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2017-08-24 01:34:04 -0600 answered a question collect variables buried in an expression

It sometimes helps to expand and factor:

sage: s
1/4*(2*D*Nb*Pmean - (D*H*alpha + D*H)*c)/((alpha + 1)*c)
sage: s.expand()
-1/4*D*H*alpha/(alpha + 1) - 1/4*D*H/(alpha + 1) + 1/2*D*Nb*Pmean/((alpha + 1)*c)
sage: _.factor()
-1/4*(H*alpha*c - 2*Nb*Pmean + H*c)*D/((alpha + 1)*c)
sage: _.partial_fraction()
1/4*(2*Nb*Pmean - (H*alpha + H)*c)*D/((alpha + 1)*c)
2017-08-24 01:21:27 -0600 commented answer Sage not returning roots of polynomimal

sage: print([SQ[i*2][0].minpoly().degree() for i in range(16)]) [32, 32, 32, 32, 32, 32, 32, 32, 32, 32, 32, 32, 32, 32, 32, 32]

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2016-11-08 10:43:16 -0600 commented question What is the problem with that integral ?

Simplification: sin(atan(y)) = y/sqrt(1+y^2) could be applied.

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2016-11-04 09:43:20 -0600 answered a question Use cumulative distribution functions

Using the actual function I get a fine plot via:

sage: CDFlogn(x,nu,sigma) = 1/2*(1+erf((log(x)-nu)/(sigma*sqrt(2))))
sage: plot(CDFlogn(x,1.5,.6),0,10)
Launched png viewer for Graphics object consisting of 1 graphics primitive

sage: CDFlogn(x,1.5,.6)
1/2*erf(-0.833333333333333*sqrt(2)*(-log(x) + 1.50000000000000)) + 1/2
sage: CDFlogn(4,1.5,.6)
1/2*erf(-0.833333333333333*sqrt(2)*(-log(4) + 1.50000000000000)) + 1/2
sage: CDFlogn(4,1.5,.6).n()

For example:

2016-11-04 09:23:56 -0600 commented answer Use cumulative distribution functions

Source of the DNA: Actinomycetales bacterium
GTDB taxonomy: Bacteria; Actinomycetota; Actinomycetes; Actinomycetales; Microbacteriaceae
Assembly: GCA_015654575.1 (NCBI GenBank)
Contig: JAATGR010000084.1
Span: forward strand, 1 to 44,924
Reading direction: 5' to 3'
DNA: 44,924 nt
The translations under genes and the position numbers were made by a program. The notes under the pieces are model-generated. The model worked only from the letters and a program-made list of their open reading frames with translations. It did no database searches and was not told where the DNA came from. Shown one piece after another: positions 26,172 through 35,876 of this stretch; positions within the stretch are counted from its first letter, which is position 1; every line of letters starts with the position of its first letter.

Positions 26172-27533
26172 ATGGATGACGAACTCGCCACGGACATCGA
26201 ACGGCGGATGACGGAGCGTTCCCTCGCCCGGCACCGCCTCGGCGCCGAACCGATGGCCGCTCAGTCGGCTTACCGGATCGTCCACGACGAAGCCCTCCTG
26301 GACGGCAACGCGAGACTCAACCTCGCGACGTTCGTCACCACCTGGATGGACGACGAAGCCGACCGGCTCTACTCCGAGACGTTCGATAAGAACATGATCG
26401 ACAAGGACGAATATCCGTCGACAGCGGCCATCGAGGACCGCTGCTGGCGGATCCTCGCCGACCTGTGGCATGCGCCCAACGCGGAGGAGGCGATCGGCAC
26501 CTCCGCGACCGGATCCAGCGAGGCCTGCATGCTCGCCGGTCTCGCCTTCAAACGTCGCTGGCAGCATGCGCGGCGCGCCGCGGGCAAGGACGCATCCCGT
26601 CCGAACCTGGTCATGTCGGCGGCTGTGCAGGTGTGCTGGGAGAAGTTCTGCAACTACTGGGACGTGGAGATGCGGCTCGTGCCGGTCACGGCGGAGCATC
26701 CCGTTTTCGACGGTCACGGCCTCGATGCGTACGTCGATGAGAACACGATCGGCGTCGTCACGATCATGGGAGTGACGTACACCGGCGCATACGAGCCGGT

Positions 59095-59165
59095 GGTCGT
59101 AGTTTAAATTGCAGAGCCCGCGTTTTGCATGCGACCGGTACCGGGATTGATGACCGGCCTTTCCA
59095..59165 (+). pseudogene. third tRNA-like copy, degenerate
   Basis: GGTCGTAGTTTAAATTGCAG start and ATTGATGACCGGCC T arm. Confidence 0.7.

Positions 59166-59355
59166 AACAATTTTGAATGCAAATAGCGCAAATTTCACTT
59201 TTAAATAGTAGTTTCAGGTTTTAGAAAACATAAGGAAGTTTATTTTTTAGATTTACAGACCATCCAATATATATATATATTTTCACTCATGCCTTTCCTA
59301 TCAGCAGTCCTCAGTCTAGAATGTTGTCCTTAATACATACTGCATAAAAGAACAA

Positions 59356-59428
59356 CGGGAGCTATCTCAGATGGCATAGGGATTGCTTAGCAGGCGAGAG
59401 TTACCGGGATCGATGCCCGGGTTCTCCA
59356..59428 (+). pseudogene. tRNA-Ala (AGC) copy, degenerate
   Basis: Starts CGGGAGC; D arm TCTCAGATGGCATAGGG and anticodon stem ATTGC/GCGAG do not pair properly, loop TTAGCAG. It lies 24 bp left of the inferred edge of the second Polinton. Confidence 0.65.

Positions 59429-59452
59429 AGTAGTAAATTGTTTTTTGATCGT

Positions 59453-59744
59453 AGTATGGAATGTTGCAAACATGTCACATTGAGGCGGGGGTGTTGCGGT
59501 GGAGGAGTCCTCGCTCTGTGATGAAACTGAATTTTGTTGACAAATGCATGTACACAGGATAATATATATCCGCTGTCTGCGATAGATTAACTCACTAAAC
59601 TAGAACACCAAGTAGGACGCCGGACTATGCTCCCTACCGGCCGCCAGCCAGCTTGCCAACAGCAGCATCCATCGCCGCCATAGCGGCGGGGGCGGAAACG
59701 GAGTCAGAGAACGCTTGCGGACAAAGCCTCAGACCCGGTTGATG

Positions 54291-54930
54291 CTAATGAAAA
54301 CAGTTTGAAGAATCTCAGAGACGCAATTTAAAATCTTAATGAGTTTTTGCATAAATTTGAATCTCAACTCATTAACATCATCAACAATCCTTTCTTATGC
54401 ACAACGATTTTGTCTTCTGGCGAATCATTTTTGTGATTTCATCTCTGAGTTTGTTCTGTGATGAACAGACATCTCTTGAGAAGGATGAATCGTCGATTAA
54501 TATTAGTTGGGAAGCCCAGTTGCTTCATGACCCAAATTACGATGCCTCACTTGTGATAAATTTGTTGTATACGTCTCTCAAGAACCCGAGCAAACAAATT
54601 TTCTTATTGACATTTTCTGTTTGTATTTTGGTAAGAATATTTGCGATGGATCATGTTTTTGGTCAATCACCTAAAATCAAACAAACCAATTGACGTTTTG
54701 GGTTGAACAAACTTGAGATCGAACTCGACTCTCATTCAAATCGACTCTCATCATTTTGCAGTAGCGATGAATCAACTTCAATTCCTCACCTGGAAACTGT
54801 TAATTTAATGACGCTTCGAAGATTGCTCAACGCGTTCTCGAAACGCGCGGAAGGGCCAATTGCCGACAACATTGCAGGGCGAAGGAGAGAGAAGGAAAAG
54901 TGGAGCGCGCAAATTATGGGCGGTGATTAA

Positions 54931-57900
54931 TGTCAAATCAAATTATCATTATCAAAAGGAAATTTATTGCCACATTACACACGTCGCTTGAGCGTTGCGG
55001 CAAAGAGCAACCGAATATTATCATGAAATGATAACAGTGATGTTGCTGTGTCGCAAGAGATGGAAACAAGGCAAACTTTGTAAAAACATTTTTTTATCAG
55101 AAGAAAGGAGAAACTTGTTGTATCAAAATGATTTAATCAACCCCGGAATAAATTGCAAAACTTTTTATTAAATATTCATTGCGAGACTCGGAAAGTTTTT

Then at the moment you need to create your function in mathematical terms. Please see and rate my answer.

2016-04-03 00:19:24 -0600 commented question Memory saturation when I test equalities in symbolic ring.

Or before. I also cannot confirm with 7.2.beta2

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2015-10-24 09:24:08 -0600 commented answer qepcad failing to replicate examples

qepcad did install here on 6.10.p1 after I set my MAKE to make -j1.

2015-10-19 01:38:53 -0600 answered a question does SAGE compute Pi using Chudnovsky algorithm?

Sage uses the mpfr library to compute pi to arbitrary precision. The mpfr algorithm apparently has a limit of 646456992 digits. Please refer to

Not sure if that is up-to-date, however.

2015-10-15 01:35:31 -0600 answered a question sage doesn't evaluate

Use simplify_full:

sage: f(x) = sum(k,k,0,x)
sage: f
x |--> 1/2*x^2 + 1/2*x
sage: f(x) = sum(binomial(10,k),k, 0,x)
sage: f
x |--> sum(binomial(10, k), k, 0, x)
sage: f(2)
sum(binomial(10, k), k, 0, 2)
sage: f(2).simplify_full()
2015-10-14 08:52:53 -0600 commented answer Plot doesn't seem to evaluate my function

That's a bug that already has a fix which just needs to be reviewed:

2015-10-04 08:00:02 -0600 answered a question simplify_rational gives different results

Your proj is ab.dot_product(n)/n.norm()^2*n so your tt*n.norm() is ab.dot_product(n)/n.norm()^2 * n.norm() which is different from proj.norm() because the norm() in tt*n.norm() only applies to n. You made the same mistake when you equaled (tt*n.norm()).simplify_rational() and tt*n.norm().simplify_rational(). Here in the latter the simplify_rational() only applies to n.norm().

Operator precedence in Sage closely follows the same in Python (but in C++ for example the dot would have behaved the same way).

2015-10-04 03:26:53 -0600 commented question Multivariate Laurent series